Celebrity

Thomas Jefferson Byrd dead: Viola Davis and Spike Lee pay tribute to the late She’s Gotta Have It actor on social media

Posted by
Kayleigh Dray
Published
backgroundLayer 1
Add this article to your list of favourites
Thomas Jefferson Byrd poses for a portrait at the 2014 American Black Film Festival at the Metropolitan Pavillion on June 21, 2014 in New York City. (Photo by Astrid Stawiarz/Getty Images)

Several Hollywood stars, including Viola Davis and Spike Lee, have shared tributes on social media after learning of Thomas Jefferson Byrd’s death

Thomas Jefferson Byrd, who has starred in multiple films and TV shows, was killed in Atlanta over the weekend.

“Upon arrival, officers located Byrd lying unresponsive at the location,” the Atlanta Police Department revealed in a statement to Variety.

“Emergency medical services responded to the scene, identified Byrd and pronounced him dead from multiple gunshot wounds to the back. 

“Homicide detectives are working to determine the circumstances surrounding the incident, and the investigation is currently ongoing.”

You may also like

Farewell poetry and readings to remember loved ones by

Upon hearing the news, Spike Lee – who worked with Byrd on multiple projects, including Chi-Raq and Clockers – penned a tribute to the actor and shared it via his Instagram.

“I’m so sad to announce the tragic murder of our beloved brother Thomas Jefferson Byrd last night in Atlanta, Georgia,” the acclaimed director began his post.

Lee then went on to list the many films and TV shows he had worked with the late actor on, before writing: “May we all wish condolences and blessings to his family.

“Rest in peace Brother Byrd.”

Elsewhere, Viola Davis expressed shock over Byrd’s death.

“Oh no!!! 2020! Whaaattt!!!” she wrote on Twitter

“Loved working with you Byrd. What a fine actor you were.”

You may also like

Grief shaming: why you should never judge someone for grieving in their own way

Davis added: “So sorry your life ended this way. Praying for your family. So very sorry.”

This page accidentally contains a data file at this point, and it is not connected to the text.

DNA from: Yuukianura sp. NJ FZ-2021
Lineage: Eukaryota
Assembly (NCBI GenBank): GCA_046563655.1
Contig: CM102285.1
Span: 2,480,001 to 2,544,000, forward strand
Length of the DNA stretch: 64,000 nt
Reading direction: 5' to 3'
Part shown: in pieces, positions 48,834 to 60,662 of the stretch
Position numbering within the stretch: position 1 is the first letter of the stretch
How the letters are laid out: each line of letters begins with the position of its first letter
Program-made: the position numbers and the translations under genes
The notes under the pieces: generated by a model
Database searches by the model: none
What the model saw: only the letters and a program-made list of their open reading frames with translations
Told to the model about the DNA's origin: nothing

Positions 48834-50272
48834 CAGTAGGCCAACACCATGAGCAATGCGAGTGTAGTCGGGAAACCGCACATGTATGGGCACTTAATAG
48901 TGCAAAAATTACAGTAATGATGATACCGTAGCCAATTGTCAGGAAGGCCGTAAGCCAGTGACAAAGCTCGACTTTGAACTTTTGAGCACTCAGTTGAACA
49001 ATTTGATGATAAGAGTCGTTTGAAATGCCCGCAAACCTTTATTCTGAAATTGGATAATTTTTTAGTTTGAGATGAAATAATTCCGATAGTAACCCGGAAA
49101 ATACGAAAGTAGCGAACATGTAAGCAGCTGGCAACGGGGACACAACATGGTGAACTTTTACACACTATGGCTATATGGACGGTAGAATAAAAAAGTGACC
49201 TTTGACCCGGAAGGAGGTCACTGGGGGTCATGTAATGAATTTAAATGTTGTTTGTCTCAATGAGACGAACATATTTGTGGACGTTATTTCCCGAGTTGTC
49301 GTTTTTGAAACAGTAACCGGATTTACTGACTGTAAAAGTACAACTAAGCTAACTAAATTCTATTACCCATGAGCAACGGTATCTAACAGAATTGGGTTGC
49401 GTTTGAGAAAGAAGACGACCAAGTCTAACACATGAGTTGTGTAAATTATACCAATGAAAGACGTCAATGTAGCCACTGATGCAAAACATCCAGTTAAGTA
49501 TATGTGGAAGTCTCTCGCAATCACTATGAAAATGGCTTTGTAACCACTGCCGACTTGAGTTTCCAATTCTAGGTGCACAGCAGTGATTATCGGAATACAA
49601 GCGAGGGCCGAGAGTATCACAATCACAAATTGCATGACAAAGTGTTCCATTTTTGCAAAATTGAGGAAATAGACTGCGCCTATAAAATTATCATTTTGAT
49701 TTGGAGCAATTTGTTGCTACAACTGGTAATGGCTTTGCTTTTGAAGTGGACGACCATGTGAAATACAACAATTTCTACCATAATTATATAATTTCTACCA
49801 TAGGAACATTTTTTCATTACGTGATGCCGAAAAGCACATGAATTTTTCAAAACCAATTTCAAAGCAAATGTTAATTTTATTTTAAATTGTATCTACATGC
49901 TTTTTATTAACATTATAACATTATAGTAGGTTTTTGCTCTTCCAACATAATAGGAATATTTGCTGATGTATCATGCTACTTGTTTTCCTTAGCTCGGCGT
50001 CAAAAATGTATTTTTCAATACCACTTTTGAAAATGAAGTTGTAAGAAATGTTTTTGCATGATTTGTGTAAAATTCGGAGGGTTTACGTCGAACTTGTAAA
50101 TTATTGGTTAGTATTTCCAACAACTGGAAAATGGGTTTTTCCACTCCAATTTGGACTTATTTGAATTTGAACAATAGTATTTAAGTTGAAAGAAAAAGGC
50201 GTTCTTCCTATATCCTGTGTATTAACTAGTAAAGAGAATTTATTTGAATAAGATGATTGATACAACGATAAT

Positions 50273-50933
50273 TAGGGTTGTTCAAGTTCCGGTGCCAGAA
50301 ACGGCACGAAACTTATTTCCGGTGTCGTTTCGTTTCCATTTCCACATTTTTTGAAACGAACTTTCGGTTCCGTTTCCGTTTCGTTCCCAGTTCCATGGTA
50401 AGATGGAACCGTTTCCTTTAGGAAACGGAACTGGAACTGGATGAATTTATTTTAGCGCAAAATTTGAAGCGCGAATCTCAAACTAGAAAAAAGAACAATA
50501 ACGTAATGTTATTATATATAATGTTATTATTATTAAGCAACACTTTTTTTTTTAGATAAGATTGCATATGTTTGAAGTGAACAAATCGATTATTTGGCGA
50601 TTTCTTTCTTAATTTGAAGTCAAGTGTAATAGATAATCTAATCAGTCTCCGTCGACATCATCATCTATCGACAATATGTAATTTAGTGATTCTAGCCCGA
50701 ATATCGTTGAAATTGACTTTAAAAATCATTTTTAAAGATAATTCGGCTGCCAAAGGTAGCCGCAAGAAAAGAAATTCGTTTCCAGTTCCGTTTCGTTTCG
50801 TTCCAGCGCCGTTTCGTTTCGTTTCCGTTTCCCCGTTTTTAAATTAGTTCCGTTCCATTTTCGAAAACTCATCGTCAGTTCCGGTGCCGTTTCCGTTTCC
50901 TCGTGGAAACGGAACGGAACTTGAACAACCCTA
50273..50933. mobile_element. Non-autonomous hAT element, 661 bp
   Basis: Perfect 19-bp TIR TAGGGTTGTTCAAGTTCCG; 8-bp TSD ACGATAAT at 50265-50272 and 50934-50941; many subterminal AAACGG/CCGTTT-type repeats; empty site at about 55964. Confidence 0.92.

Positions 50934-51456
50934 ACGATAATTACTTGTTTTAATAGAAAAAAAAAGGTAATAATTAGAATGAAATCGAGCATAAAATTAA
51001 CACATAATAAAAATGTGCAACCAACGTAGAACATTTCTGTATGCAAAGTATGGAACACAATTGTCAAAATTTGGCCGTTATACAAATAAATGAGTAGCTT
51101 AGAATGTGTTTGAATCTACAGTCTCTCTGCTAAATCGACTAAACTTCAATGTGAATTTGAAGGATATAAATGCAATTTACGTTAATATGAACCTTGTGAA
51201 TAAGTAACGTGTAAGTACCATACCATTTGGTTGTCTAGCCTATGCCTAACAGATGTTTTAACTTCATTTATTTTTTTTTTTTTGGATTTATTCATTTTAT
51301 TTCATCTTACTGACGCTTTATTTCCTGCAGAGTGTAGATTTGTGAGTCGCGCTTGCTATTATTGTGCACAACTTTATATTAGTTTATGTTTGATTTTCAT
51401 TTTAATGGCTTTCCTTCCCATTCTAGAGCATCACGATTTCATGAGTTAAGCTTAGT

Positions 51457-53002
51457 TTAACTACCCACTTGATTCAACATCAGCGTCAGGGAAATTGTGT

Wendell Pierce, meanwhile, tweeted: “Thomas Jefferson Byrd, was an actor in the unofficial repertory company of Spike Lee movies. What Joseph Cotton was to Orson Welles, Byrd was for Spike. The ‘everyman’ character actor.

“He was a part of the Black Arts Renaissance of Fort Greene in the 80s.”

You may also like

Chadwick Boseman’s death: stop pressuring Lupita Nyong’o to make her grief public

Pierce went on to note that he had the “honour” of sharing the screen with Byrd in Get On The Bus and Ray.

“Byrd was brave, funny, creative, country, smooth, expressive, and a joy to be around,” he added.

“He will be remembered for those iconic moments in films that make up a unique canon in American cinema. Another soulful brother gone.”

And comedian Jay Washington was also among those honouring the late actor on social media.

“Rest in peace to the legendary Thomas Jefferson Byrd seen here with me and the iconic Spike Lee,” Washington wrote alongside a photo of himself and Byrd standing with Lee.

“I had the honour of working with Mr. Byrd in Chi-Raq but enjoyed much of his work.”

As mentioned already, Byrd was a frequent collaborator with Lee, appearing in eight of his films including Clockers, Get on the Bus, Girl 6, He Got Game, Bamboozled, Red Hook Summer, Da Sweet Blood of Jesus and Chi-Raq. He also appeared in the Netflix series adaptation of Lee’s She’s Gotta Have It.

His film credits also include the 1996 crime drama Set It Off, as well as the Oscar-winning pic Ray.

However, as a graduate of Morris Brown College in Atlanta, Byrd made his acting debut on Broadway in the revival of Ma Rainey’s Black Bottom, in which he starred alongside Whoopi Goldberg, Carl Gordon, Charles S. Dutton and Stephen McKinley Henderson.

He earned a Tony nomination for his standout performance in the play.

Sign up for the latest news and must-read features from Stylist, so you don't miss out on the conversation.

By entering my email I agree to Stylist’s Privacy Policy

Images: Getty

Topics

Share this article

Author

Kayleigh Dray

Kayleigh Dray is Stylist’s digital editor-at-large. Her specialist topics include comic books, films, TV and feminism. On a weekend, you can usually find her drinking copious amounts of tea and playing boardgames with her friends.

Recommended by Kayleigh Dray

Celebrity

Stop pressuring Lupita Nyong’o to make her grief public

Chadwick Boseman’s tragic passing has exposed a big problem with social media’s approach to grief.

Posted by
Kayleigh Dray
Published
Books

Farewell poetry and readings to remember loved ones by

25 beautiful and meaningful pieces of poetry and prose to help you say goodbye

Posted by
Kayleigh Dray
Published
People

Reese Witherspoon and Kerry Washington “heartbroken” over death of Lynn Shelton

The Little Fires Everywhere director has passed away at the age of 54, leaving the stars of her TV show in “complete shock”.

Posted by
Kayleigh Dray
Published
Life

Don’t ever judge someone for grieving in their own way

Laura Whitmore has been criticised for attending the Brits so shortly after Caroline Flack’s death. This grief shaming needs to stop.

Posted by
Kayleigh Dray
Published